Reviewed by James Ives, M.Psych. (Editor)Sep 6 2019
The University of Arizona Center for Innovation in Brain Science has received a $37.5 million grant from the National Institutes of Health to research a potential regenerative therapy for Alzheimer's disease.
A team led by Roberta Diaz Brinton, PhD, director of the Center for Innovation in Brain Science, received the multi-million dollar grant from the National Institute on Aging. The five-year grant will fund a national multi-site Phase 2 clinical trial to determine the effectiveness of allopregnanalone, or allo, as a treatment for individuals with early-stage Alzheimer's who carry the genetic risk factor for the disease. This award supports the goals of the National Alzheimer's Project Act.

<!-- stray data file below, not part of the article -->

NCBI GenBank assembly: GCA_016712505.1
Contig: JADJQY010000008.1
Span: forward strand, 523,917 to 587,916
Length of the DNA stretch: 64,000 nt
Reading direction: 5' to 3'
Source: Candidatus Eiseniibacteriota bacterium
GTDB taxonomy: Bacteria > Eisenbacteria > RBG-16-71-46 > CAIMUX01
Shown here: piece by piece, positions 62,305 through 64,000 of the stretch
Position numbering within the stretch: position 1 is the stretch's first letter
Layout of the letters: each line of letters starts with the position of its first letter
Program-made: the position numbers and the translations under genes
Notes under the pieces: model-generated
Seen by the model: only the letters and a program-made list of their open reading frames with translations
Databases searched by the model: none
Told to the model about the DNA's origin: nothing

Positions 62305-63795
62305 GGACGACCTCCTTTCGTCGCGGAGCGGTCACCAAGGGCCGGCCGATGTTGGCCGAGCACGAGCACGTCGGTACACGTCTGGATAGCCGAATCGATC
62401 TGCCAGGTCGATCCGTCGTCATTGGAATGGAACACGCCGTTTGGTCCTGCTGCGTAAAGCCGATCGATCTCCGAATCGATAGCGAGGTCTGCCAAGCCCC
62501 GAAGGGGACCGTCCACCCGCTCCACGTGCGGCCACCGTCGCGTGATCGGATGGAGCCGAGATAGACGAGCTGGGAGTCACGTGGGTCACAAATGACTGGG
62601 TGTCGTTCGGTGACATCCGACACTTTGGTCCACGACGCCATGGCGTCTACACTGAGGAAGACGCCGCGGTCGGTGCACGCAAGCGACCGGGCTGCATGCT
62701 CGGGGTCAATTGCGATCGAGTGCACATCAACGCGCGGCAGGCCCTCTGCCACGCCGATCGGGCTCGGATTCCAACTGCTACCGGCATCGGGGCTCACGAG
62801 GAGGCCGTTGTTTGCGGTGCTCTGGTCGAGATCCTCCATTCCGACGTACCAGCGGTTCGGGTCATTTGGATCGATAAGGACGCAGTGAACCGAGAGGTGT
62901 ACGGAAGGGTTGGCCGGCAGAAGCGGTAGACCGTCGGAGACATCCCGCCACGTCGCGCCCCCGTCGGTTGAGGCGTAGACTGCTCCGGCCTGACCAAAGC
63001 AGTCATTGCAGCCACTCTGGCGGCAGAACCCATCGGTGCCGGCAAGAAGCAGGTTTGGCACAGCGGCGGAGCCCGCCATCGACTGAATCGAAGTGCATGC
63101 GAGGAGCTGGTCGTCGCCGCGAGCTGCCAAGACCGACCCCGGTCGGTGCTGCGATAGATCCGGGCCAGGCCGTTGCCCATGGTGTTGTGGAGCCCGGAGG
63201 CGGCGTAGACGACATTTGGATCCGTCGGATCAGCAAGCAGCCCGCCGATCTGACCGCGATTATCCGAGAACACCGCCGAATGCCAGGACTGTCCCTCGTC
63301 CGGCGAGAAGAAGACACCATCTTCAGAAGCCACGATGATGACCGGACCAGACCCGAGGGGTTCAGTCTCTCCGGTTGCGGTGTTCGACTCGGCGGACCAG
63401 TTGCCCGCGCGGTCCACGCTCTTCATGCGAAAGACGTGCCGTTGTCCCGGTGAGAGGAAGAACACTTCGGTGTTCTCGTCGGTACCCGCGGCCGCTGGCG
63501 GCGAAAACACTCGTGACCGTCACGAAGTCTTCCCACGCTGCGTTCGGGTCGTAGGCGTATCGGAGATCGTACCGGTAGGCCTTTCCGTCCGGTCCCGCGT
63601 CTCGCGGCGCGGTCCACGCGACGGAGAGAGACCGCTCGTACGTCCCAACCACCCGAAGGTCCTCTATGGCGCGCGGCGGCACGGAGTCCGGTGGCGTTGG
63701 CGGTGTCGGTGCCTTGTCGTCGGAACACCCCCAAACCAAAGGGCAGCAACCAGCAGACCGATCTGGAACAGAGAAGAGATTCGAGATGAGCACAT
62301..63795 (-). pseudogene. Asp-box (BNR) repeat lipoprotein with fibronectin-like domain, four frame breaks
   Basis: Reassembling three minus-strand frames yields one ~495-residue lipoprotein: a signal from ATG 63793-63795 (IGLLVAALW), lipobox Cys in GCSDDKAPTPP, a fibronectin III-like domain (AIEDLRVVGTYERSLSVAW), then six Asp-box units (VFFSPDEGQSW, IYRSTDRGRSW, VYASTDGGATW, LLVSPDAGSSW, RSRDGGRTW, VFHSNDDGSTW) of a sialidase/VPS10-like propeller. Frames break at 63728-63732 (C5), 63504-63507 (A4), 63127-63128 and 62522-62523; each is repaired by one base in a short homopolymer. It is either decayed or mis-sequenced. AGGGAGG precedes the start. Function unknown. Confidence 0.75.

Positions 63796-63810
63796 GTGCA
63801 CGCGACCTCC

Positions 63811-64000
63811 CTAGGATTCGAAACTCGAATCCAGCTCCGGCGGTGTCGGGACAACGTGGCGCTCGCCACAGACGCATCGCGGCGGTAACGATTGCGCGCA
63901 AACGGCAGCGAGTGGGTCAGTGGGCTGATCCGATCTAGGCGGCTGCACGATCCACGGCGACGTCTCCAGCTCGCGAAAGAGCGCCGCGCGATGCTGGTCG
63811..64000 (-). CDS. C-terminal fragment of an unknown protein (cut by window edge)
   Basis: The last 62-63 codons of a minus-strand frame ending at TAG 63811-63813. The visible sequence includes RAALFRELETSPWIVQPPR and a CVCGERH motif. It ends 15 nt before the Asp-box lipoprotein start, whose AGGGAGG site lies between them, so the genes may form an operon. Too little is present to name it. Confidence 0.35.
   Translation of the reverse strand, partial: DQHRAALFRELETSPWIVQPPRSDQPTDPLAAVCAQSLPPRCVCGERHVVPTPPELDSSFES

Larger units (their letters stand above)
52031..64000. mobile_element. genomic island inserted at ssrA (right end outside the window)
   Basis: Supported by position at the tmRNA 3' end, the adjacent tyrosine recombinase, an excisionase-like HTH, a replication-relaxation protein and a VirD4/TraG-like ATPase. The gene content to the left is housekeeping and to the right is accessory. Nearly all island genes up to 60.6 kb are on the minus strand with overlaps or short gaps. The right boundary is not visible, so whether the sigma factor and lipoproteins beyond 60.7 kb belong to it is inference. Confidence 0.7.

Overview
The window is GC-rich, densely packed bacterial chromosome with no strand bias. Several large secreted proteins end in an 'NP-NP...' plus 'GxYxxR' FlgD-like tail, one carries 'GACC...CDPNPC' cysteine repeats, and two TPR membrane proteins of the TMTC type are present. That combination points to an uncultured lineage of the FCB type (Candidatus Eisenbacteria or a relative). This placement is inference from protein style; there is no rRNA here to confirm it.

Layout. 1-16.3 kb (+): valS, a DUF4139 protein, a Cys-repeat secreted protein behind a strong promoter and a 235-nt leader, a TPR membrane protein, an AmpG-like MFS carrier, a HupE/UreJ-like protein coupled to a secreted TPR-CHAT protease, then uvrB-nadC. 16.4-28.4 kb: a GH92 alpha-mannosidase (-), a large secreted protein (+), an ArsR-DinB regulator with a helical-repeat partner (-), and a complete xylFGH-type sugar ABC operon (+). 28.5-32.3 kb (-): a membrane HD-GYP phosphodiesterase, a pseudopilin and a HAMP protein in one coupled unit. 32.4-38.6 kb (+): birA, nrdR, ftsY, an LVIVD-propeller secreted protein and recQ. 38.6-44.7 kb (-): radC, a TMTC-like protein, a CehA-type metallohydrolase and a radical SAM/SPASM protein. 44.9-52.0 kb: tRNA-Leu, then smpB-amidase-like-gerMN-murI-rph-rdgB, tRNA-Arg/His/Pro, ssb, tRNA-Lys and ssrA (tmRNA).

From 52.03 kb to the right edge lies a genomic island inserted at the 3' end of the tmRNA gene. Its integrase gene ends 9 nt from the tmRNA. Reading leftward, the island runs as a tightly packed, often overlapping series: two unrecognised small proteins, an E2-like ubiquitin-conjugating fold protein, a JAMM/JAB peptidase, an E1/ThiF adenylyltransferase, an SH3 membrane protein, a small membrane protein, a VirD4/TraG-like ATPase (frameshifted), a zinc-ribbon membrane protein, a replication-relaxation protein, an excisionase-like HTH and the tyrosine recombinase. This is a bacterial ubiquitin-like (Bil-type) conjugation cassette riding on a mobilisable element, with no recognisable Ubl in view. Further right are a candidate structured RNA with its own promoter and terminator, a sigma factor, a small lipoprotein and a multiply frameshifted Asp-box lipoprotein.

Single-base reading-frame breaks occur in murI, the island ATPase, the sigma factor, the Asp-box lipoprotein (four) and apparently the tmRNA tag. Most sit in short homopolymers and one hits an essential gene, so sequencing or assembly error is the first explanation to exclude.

Based on our discovery and early clinical research findings, we are optimistic that allo could be an effective treatment for Alzheimer's. Our precision medicine approach for Alzheimer's is designed to treat the right person at the right time. Specifically, our clinical trial of allo will focus on those with early-stage Alzheimer's who have the genetic risk factor for the disease. We are thrilled to advance allo as the first regenerative therapeutic for Alzheimer's and to bring innovations in the brain science of the future to those who need a cure today."
Roberta Diaz Brinton, PhD, director of the Center for Innovation in Brain Science, University of Arizona